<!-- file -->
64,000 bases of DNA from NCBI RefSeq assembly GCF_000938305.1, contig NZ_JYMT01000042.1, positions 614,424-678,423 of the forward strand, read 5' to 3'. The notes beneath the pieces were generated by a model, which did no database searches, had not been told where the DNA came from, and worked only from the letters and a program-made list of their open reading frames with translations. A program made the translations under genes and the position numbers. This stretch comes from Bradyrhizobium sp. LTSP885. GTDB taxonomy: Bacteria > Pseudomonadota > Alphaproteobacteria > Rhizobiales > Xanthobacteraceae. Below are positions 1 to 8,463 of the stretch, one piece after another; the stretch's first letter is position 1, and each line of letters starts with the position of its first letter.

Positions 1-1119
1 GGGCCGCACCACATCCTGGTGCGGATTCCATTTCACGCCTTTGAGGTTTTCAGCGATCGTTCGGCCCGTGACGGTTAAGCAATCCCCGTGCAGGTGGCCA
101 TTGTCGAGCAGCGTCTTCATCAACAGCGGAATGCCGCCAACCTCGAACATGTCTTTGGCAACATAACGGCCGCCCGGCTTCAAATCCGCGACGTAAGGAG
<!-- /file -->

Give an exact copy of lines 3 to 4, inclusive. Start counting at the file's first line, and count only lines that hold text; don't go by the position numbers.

1 GGGCCGCACCACATCCTGGTGCGGATTCCATTTCACGCCTTTGAGGTTTTCAGCGATCGTTCGGCCCGTGACGGTTAAGCAATCCCCGTGCAGGTGGCCA
101 TTGTCGAGCAGCGTCTTCATCAACAGCGGAATGCCGCCAACCTCGAACATGTCTTTGGCAACATAACGGCCGCCCGGCTTCAAATCCGCGACGTAAGGAG